Friday 27 April 2018

10 ways to to cure bad breath

There are many different causes of halitosis, but the good news is most of them can be easily managed

Bad breath can be embarrassing but measures can help
Bad breath can be embarrassing but measures can help
A tongue scrape can help bad breath

Julia Molony

Do you suspect you suffer from halitosis (bad breath)? Then here are some helpful ways to check for the problem, and a range of treatment options which will hopefully eradicate this social scourge. If your best friend won't tell you...

1 Keep gum disease in check

One of the most common causes of bad breath is periodontal disease, according to registered dental hygienist Juliet Gwasira from the Portobello Dental Clinic in Dublin. "The bacteria involved in causing periodontal disease can actually produce some compounds or gases which will then result in someone having bad breath," she says, explaining that the two conditions often go hand-in-hand.

Gum disease needs to be treated by a professional, who may carry out a scale and polish of your teeth or prescribe a treatment regimen.

"Your dentist or hygienist can then go through oral hygiene instructions on how to control the bacterial growth in your mouth and maintain a healthy oral environment, using interdental brushes, flossing, and brushing twice a day," Gwasira says. They can show you the best techniques using an electric or a manual toothbrush, and highlight areas you might be missing where you would be getting more plaque accumulation. If the problem is not going away when you've tried to target or treat it at home then you would definitely need to see a professional," she says.

2 See your doctor

Although in 80 to 90pc of cases the source of halitosis is the mouth, "certain systemic diseases, namely diabetes mellitus, chronic renal failure and cirrhosis of the liver can give rise to particular bad odours in the breath," according to Ireland's Dental Health Foundation. When these illnesses cause changes to the breath, it can indicate a serious medical problem which requires prompt attention from a doctor.

Other more common and less sinister medical causes of halitosis include tonsillitis, sinusitis, post-nasal drip and gastroesophageal reflux disease. In each of these cases, appropriate treatment of the underlying infection or condition should resolve the problem.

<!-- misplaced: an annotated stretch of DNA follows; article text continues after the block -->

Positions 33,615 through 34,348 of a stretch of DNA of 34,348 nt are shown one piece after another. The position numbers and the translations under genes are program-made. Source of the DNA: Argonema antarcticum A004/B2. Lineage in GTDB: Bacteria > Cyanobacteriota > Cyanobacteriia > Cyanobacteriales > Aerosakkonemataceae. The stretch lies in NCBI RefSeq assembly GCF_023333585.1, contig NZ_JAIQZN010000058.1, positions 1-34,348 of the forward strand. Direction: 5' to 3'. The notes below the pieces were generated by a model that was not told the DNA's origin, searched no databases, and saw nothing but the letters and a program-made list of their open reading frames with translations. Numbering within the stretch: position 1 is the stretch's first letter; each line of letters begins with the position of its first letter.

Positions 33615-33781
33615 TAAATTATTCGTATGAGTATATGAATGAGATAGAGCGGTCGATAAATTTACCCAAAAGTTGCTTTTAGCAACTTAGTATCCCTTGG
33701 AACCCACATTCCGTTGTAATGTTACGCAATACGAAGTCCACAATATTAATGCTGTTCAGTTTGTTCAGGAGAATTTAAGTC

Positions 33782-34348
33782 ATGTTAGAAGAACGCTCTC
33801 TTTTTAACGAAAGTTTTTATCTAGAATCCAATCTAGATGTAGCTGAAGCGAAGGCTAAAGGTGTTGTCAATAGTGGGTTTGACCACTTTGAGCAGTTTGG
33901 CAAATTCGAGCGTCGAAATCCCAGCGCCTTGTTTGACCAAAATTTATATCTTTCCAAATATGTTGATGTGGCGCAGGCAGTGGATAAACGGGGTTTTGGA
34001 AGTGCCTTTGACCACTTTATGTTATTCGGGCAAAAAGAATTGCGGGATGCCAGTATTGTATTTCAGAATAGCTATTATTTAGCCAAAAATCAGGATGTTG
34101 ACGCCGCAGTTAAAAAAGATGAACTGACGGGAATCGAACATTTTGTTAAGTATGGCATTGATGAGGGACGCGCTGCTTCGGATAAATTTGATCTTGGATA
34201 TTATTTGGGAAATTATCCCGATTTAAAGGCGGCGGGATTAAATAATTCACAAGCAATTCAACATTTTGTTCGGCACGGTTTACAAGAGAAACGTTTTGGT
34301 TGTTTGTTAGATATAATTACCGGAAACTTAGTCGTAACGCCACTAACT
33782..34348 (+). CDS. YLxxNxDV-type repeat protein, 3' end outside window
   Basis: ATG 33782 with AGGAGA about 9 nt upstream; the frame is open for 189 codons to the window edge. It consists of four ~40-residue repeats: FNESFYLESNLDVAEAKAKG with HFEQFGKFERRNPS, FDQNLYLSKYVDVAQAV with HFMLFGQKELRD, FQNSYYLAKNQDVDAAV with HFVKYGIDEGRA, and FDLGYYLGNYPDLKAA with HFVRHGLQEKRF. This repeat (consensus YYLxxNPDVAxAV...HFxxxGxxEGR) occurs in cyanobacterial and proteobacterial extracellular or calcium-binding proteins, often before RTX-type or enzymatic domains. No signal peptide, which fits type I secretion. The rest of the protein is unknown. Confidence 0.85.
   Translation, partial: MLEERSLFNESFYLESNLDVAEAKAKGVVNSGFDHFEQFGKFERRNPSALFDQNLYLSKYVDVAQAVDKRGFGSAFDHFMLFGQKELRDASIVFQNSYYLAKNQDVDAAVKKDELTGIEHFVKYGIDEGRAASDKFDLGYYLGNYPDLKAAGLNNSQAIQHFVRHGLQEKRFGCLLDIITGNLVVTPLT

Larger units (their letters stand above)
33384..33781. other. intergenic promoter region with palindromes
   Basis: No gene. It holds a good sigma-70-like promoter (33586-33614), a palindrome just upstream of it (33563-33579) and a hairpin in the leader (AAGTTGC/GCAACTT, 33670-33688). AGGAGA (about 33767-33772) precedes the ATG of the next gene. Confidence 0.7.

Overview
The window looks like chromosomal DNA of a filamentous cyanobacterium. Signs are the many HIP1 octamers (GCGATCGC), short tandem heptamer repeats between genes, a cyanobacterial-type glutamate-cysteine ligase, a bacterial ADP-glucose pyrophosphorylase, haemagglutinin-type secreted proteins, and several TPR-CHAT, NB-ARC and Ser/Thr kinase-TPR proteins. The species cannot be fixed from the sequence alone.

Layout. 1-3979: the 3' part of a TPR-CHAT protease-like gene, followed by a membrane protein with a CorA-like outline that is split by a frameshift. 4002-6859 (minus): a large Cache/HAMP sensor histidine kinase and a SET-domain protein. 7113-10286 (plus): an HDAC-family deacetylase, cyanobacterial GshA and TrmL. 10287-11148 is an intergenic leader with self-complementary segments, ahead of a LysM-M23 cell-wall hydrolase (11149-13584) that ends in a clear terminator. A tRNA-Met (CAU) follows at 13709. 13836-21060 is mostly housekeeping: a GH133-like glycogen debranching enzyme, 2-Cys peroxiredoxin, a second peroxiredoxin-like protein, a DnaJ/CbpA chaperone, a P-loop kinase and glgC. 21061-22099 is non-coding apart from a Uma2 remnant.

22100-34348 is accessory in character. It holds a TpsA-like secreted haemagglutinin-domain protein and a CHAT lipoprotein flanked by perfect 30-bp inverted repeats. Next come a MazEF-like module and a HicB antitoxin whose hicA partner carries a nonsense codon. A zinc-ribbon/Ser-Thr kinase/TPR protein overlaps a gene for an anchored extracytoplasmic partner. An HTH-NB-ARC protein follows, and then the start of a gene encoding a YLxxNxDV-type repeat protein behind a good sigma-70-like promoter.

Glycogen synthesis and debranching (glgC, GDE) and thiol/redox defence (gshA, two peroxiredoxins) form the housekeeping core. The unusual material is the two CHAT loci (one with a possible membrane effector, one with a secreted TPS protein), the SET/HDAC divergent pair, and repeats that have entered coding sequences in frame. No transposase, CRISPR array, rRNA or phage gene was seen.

3 Manage the microbes

"Halitosis is mainly caused by excessive amounts of volatile sulphur compounds (VSCs) being produced by bacteria in the mouth," according to Ireland's Dental Health Foundation. "The amount of VSCs in a person's breath can vary greatly during the day and is influenced by factors such as eating, drinking, oral hygiene, sleeping and the effect these activities have on saliva flow."

The latest research around halitosis has focused on how an individual's oral ecology - or the particular balance of different types of bacterial colonies in the mouth - affects breath odour. We all have between 100 and 200 different types of bacteria living in our mouth. Some species of bacteria have been found to help reduce volatile sulphur compounds, while others produce them.

Probiotics have been proposed as a possible weapon in the fight against bad breath, particularly those containing a bacterial strain called Streptococcus salivarius K12, which has been proven to keep bad bacteria in check. One small study carried out at the University of Otago, New Zealand demonstrated that participants taking a week-long course of a probiotic streptococcus salivarius experienced a significant reduction in types of bacteria which are known to be associated with bad breath.

4 Ask a friend to check

It can be difficult for someone to determine whether they really have bad breath or not. Blowing into your hand is unreliable. Licking your forearm, letting it dry for about 10 seconds and then smelling the skin can provide a guide as to whether your breath is sweet or not, according to Dr Harold Katz, founder of the California Breath Clinics, but the most reliable indicator is to ask a trusted friend or family member, whom you can count on for their honesty, to check.